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A renovation is an opportune time to make your New York City apartment more eco-friendly and will do more for you than just save on energy costs. Taking steps to improve sustainability can also improve the health of your indoor environment—and the planet. But which green improvements have the biggest impact?
Take a cue from the new crop of LEED-certified residential buildings, which are using recycled and local building materials, high-efficiency LED light fixtures, and low-flow plumbing fixtures, to name the more common green improvements—and the ones that are easy to replicate in your own upgrade. Reducing the amount of off-gassing, or volatile organic compounds (VOCs) from paint and other materials is another. (LEED stands for Leadership in Energy and Environmental Design and is a global program that promotes the value of all types of green buildings.)
There are some green changes that are mandated. New York State plans to be carbon-neutral by 2050, and even residential building owners will be expected to comply with the stringent rules and regs, since single- and multi-family dwellings have been shown to contribute up to two-thirds of NYC’s carbon emissions. “New York City is leading the way compared to many other cities,” says Stas Zakrzewski, principle at ZH-Architects. (Good to know!)
“New developments may get all the attention, but there are far, far more existing buildings so the emphasis is on retrofitting those,” says architect David Bergman of DavidBergmanEco, who runs a Masters-degree program on sustainability at the New York School of Interior Design.
A good place to start is by scheduling a home energy audit, which will help you identify any areas for improvement and see how you stack up against your neighbors.
You may also want to look for LEED-certified contractors, designers, architects, real estate attorneys, and even brokers, says Bergman.
When it comes to making specific renovation choices, it's all about being intentional. In a brownstone, for example, those can involve heating, cooling and water systems; replacing windows; or putting solar panels on your roof. (Solar energy use is on the rise in Brooklyn, according to the New York Times)
There’s even plenty for co-op and condo owners to consider, including swapping out lighting and appliances, and reducing your exposure to off gases (and even joining a solar community).
Even if you can’t afford a top-down renovation all at once, you can do it in stages, says Zakrzewski. Maybe you change just the windows now and in five years you could add in insulation and ventilation, all the while incorporating these into an overall plan so that in 15 or 20 years you end up with a high-performance property.
With that context in mind, here are eight different ways you can incorporate environmentally friendly choices into your renovation plans.
1) LED lighting
Lighting can quickly ramp up your utility costs and yet it’s simple to dial that down with LED fixtures, especially when they make use of smart technology.
“Smart lighting is incredible,” says Amy Green, founder of Amy Green Design and one of the first architects to be LEED certified back in 2006 (she also formerly served as NYC’s LEED and green development coordinator).
What she especially likes: You can divide up the fixtures and control them separately, have them be dimmable, program the lighting (to wake you up slowly with gradually increasing brightness, for example), and control it with your smart home assistant. She is especially fond of Phillips smart lighting for offering tons of options including pre-set preferences to suit different tasks or times of day.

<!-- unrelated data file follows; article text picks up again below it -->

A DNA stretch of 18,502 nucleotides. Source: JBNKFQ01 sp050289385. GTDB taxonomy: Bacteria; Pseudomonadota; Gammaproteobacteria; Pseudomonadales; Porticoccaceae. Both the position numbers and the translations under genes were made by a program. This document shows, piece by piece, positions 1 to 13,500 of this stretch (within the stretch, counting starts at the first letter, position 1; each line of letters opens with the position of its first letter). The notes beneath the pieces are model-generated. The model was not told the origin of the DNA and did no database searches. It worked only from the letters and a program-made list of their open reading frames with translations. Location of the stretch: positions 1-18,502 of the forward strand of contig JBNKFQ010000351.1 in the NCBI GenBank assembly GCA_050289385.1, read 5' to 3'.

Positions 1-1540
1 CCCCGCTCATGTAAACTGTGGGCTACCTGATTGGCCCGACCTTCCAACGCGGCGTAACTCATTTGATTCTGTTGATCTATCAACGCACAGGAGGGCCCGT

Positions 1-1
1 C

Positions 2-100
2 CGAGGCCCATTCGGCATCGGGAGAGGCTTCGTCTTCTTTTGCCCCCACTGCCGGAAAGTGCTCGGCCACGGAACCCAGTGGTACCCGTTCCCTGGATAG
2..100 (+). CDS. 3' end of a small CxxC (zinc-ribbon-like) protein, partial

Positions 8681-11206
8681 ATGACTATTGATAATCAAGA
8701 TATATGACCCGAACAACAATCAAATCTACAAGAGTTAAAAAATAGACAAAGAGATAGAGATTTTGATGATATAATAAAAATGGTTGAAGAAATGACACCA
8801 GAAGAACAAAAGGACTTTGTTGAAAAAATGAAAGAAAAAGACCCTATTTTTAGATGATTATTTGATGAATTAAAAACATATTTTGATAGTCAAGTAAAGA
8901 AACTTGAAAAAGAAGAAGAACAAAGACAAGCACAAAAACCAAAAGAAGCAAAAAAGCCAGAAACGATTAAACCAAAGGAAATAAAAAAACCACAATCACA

“Besides being energy efficient, these programs also speak to your comfort, since you don’t want the bright glare first thing in the morning or before you go to bed,” says Green.
They are also especially conducive for bathrooms. Green recently did an edgeless mirror on a vanity wall surrounded by glowing, color-changing (purple, blue, and green) and dimmable smart LED lights. “A lot of my clients are having fun with these options,” she says.
Of course, you don't have to go all-out using LED bulbs, which do tend to put out a lot of lumens. Green sometimes puts softer incandescent lights in a feature fixture in a dining room or foyer. “You can always change the bulbs to be more efficient,” she says.
2) Energy-saving appliances
Here’s a well-researched fact: Home appliances—refrigerators, washer/dryers, and dishwashers especially—account for a full 20 percent of your total electric bill. That’s a strong argument for buying newer models that use less energy, despite their often higher price tag. There are many options in every price range (look for the Energy Star rating).
Certainly this is one of the biggest improvements apartment residents can make, says Bergman.
“Most co-op boards write into the building's alteration agreement that you have to use them because the less energy the whole building is using the better it is for everyone,” says Green.
For Zakrzewski, the biggest move you can make in your home in terms of improving air quality is to remove your gas stove. “It’s not a rule that you cannot have a gas stove in a high-performance building but we strongly encourage going with inductive or electric instead,” he says. These are much more efficient because all the heat goes directly into what's being cooked. With a gas stove, some energy is wasted as the gas heats the air around the pan.
3) Low-flow and smart fixtures
A mere 1 percent of the planet’s surface is potable water and toilet flushing uses a great deal of it, says Green. With traditional toilets, flushing accounts for as much as 30 percent of your total water usage. Luckily reducing that amount is easier than ever. High-efficient toilets (aka dual-flush toilets) are the only models Green ever uses.